In the quest to document all the PWA-funded buildings on the University of Mississippi campus, here is yet another of the contributions to campus made by the New Deal administration of President Roosevelt. A few weeks back, a reader referred to the style of building of the Lewis Hall as a “dog of a building” and “bland” and “not an idea in sight” and finally, the “likes of which affect every state college campus in the country.” This one may be even more bland, which was the case for many of the PWA buildings. The non-PWA dorms built first on this street in 1929 were constructed in the same style, so they were just carrying on the trend.
R. W. Naef was the architect for Leavell Hall, completed in 1938, and W. J. McGee & Son the builder/contractor (Mississippi Department of Archives and History, Historic Resources Inventory database). Leavell was named for Dr. Richard Leavell, a professor of philosophy and political economy from 1890-1909 (socanth.olemiss.edu/2012/08/leavell-hall/). Nine Leavell brothers attended University of Mississippi.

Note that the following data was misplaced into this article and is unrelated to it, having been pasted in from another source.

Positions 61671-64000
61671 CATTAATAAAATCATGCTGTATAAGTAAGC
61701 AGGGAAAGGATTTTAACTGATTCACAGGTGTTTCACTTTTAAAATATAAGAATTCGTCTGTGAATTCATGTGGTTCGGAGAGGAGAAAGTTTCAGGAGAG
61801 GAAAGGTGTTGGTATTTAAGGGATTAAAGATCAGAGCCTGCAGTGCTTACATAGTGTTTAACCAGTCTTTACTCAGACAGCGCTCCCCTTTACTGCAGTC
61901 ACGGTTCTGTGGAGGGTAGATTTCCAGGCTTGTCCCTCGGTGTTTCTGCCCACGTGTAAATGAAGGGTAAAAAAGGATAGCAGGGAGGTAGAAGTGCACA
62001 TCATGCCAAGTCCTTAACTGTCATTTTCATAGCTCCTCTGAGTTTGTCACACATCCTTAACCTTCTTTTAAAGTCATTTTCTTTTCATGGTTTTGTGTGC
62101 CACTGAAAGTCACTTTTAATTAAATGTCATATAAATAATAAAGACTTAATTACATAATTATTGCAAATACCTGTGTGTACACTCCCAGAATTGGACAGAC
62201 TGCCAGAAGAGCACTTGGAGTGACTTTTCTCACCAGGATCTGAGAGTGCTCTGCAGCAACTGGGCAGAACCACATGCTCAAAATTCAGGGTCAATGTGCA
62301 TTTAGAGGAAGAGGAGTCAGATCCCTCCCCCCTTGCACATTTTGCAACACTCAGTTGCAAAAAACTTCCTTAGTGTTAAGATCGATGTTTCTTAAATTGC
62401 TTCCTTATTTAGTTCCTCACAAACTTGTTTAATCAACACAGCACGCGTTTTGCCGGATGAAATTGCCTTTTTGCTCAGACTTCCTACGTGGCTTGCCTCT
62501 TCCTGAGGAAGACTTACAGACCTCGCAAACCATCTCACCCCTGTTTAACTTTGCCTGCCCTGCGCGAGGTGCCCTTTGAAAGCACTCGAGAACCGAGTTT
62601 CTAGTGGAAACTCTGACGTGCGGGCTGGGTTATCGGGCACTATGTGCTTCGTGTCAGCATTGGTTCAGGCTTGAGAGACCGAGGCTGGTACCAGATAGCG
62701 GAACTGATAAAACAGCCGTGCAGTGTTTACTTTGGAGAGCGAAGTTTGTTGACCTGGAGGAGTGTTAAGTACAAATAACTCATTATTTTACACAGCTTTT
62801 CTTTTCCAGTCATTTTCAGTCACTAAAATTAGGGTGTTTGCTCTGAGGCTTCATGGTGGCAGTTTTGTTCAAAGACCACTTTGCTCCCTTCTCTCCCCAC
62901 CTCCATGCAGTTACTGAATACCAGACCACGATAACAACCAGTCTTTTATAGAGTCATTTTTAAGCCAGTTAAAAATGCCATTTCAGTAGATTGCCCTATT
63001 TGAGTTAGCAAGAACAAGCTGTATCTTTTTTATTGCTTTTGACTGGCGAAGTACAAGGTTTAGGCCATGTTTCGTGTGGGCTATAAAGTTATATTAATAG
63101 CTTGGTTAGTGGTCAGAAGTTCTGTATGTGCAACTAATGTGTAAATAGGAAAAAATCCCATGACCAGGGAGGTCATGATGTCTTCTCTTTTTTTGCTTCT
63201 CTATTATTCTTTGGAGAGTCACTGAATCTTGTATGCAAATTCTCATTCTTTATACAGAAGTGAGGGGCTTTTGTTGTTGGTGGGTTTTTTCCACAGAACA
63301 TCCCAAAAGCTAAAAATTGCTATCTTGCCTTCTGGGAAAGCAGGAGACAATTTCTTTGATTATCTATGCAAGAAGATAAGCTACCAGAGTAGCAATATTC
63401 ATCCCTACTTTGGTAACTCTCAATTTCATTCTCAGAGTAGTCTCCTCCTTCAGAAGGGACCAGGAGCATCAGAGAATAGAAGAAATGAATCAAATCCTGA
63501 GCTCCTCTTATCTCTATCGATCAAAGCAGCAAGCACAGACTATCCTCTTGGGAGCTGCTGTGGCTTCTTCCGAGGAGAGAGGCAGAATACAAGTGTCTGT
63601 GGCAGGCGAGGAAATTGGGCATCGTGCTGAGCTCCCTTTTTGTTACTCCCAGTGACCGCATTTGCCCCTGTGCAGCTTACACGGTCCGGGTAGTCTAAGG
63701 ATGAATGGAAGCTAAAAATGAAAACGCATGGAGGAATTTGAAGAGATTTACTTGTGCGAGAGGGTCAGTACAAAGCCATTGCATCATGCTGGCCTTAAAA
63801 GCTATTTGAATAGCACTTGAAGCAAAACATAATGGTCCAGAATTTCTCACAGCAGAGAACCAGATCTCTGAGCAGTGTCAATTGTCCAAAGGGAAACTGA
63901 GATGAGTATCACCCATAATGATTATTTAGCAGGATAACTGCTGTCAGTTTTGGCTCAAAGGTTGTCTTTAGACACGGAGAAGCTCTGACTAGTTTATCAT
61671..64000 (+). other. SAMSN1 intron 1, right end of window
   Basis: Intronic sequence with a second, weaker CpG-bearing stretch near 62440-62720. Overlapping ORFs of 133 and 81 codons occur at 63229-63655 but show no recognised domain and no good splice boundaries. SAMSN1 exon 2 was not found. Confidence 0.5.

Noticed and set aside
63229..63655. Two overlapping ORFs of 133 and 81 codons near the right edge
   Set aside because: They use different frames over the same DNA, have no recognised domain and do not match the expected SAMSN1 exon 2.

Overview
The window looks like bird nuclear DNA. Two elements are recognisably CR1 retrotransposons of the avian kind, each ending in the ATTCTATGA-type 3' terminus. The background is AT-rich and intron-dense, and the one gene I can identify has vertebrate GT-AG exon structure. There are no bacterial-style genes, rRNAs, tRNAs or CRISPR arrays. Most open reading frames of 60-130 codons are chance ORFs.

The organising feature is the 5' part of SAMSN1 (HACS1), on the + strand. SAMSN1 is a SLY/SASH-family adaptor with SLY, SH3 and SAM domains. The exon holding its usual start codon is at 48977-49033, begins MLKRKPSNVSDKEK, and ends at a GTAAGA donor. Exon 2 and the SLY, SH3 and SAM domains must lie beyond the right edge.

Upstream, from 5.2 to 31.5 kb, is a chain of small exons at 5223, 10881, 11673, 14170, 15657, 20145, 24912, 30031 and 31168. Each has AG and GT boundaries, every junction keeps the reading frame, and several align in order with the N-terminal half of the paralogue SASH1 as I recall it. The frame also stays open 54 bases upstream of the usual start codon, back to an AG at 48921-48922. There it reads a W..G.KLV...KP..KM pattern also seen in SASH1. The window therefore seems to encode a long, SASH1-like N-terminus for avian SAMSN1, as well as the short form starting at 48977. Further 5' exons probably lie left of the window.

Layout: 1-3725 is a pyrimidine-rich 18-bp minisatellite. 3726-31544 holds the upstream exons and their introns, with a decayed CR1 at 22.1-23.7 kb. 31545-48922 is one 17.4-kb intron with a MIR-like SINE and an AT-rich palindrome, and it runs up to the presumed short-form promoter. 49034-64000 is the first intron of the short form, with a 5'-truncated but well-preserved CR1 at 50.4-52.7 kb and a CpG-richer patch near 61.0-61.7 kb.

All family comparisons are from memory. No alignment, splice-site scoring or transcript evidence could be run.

This building, which was the first one I noted on campus to be funded under the PWA due to its prominent outside plaque, was initially a men’s dormitory housing 68 students (or 72 students, depending on which source you use). It currently houses faculty offices for Sociology and Anthropology, although they are slated for a move to the Lamar Law Center building when renovation is complete, if rumors are correct.
There are 13 buildings designed in this style on this street alone. At least 5 of them have already undergone renovation, and 3 more are pending to begin in the coming year. They may be seen as unimaginative by some, but I will have to say no more so than the newest series of dormitories to be built on campus. The new ones are just taller, and house more than ten times as many students.